Many of us receive numerous requests to contribute (in a variety of ways) to positively affect substantive societal issues. It’s simply not feasible to respond positively to each request.
Personal priorities and passions often define the focus of our time, efforts and financial contributions. My personal passions are the environment and the vulnerable.
Children are high on my “vulnerable” list. A few years ago I did research on poverty within a work project. My research included the effect of poverty on young children.
It was a sick-to-your-stomach learning experience. Several aspects were gut wrenching. One, the number and percentages of children in poverty in the U.S., Kansas, Missouri and in the Kansas City area was astounding.
Two, the destructive physical, mental and emotional lifetime effects for a toddler living in poverty were beyond extreme. Perhaps I was naïve.
It became clear that we, collectively, are setting up children — before they even enter school — to fail in life. My research is focused on finding facts to support — or counter — general statements.
For this column I sought credible research specific to the effects of living in poverty on preschool children. I’ve narrowed my results to two distinct and reliable studies, the first from the National Center for Education Statistics, and the second from Science magazine (summarizing a study published in Nature Neuroscience).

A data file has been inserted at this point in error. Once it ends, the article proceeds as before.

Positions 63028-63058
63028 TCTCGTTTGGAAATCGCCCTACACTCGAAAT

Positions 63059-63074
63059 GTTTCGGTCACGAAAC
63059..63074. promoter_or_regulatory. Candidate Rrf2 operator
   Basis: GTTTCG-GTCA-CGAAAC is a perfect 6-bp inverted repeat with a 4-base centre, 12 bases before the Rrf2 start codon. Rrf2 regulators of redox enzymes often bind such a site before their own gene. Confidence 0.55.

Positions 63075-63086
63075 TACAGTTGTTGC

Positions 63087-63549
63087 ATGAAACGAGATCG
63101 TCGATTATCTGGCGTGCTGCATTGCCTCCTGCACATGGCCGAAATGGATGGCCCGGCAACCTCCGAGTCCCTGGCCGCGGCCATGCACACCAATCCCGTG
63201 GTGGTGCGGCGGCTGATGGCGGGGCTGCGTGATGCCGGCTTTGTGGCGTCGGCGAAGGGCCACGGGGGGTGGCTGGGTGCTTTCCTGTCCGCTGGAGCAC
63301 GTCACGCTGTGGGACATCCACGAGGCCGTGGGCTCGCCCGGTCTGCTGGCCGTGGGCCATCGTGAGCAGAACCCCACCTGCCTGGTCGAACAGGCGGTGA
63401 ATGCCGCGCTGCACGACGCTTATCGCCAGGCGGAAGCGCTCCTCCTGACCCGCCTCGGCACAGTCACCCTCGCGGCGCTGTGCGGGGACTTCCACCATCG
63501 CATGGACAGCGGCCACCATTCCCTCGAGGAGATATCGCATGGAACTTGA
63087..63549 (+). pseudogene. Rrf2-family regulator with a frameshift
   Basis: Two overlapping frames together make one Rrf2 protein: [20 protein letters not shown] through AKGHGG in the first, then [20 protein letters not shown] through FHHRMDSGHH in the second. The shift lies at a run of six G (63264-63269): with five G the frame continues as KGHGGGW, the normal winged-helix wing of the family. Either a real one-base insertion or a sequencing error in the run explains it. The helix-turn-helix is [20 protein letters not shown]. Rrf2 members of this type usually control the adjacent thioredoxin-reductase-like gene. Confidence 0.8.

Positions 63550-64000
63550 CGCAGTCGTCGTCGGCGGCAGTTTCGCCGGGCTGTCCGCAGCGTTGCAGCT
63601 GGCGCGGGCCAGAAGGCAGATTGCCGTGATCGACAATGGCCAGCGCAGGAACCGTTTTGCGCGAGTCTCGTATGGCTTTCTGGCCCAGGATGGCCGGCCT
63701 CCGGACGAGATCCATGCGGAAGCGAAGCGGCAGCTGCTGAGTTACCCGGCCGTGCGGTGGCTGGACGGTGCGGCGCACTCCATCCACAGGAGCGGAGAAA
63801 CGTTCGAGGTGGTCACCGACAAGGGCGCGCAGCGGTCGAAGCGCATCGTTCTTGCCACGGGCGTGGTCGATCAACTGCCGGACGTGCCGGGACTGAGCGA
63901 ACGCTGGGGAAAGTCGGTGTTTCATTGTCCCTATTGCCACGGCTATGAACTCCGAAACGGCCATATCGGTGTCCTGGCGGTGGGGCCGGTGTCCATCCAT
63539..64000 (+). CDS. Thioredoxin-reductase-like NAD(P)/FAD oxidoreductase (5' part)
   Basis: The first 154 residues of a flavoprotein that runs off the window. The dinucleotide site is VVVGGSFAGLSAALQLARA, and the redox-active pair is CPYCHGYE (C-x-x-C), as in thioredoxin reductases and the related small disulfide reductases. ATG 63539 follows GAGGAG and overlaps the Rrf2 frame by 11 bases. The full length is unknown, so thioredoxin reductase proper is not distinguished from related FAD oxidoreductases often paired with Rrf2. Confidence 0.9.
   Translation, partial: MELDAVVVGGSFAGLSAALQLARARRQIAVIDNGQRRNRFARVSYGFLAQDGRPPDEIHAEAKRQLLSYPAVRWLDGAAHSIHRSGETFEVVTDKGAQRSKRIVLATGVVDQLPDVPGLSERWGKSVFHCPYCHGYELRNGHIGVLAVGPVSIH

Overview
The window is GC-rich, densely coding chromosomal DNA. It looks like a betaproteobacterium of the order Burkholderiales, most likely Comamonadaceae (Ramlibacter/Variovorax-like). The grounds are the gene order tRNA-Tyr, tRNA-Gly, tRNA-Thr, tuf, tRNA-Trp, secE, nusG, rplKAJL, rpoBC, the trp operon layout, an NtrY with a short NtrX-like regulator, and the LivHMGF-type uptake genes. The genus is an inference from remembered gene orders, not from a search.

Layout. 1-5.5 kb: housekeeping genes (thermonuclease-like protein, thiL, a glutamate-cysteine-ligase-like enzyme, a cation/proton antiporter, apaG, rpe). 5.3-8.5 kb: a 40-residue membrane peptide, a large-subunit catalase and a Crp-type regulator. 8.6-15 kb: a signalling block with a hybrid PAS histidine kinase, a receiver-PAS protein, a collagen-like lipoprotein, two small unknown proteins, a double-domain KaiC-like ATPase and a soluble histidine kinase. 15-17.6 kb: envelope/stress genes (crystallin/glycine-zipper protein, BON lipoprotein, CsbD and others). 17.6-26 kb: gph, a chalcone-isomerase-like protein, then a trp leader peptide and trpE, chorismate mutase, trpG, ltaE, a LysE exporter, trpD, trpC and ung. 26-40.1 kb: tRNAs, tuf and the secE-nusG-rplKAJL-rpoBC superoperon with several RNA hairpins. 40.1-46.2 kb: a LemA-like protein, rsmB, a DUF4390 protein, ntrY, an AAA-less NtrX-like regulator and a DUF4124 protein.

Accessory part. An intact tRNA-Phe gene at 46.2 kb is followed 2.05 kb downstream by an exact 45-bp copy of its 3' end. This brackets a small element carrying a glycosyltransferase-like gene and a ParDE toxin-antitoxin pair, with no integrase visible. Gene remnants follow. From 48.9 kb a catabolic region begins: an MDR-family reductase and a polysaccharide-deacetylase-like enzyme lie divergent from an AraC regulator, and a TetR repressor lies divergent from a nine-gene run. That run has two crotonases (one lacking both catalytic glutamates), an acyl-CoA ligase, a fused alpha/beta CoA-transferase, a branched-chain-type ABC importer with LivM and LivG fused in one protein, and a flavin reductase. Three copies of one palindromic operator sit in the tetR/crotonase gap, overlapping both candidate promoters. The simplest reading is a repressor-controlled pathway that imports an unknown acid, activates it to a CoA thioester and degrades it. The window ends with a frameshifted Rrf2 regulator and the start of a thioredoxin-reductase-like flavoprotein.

1. Assessments of knowledge and skills relevant for specific ages showed children in poverty at 9 months old had lower proficiency levels in three of five cognitive skills. At age 2, deficiencies were found for those living in poverty (e.g. 29 percent vs. 39 percent proficiency in listening comprehension). These deficiencies remained consistent at age 4.
2. Using MRI scans, neuroscientists measured the surface area of children’s cerebral cortices, the area where most advanced cognitive processing takes place (e.g. language, reading). They found that children from families with incomes under $25,000 had cortical surface areas that were about 6 percent smaller than children from families with incomes above $150,000.
The net takeaway? Subjecting young children to poverty reduces their cognitive abilities before they are even 1 year old and continues as they age. Essentially, we are decreasing their ability to learn. Reduced learning ability drives a continuous cycle of poverty, as these children become adults unable to attain an education and/or skills that enable them to become productive, responsible adults. Our government, at every level, has decreased funding in one or more ways that lead to poverty having a greater effect on young children.
I’ve heard plenty of politicians’ statements about their intent to address poverty. If only those statements were followed by substantive policies and funding. In my view, their failures are inexcusable.
Thankfully, many community groups work tirelessly to fill the gaps with food (particularly in summer months), clothing, school supplies, etc. These efforts make a significant difference in the lives of many children and families. If only their work were enough.
We live in relative wealth. Why is reducing poverty not a top priority, given its importance to the future of our country and our communities? It’s an incredibly sound investment.
We each have the opportunity — and the obligation — to act to reduce poverty, particularly among young children. We can:
▪ Provide assistance, directly and/or through financial contributions.
▪ Make our voices heard.
▪ Cast ballots in the fall elections. Our votes count.
These children can’t bring about change. We can. We must.
Lisa Hays of Independence operates her own business intelligence firm, A Fresh Perspective LLC. Reach her at email@example.com.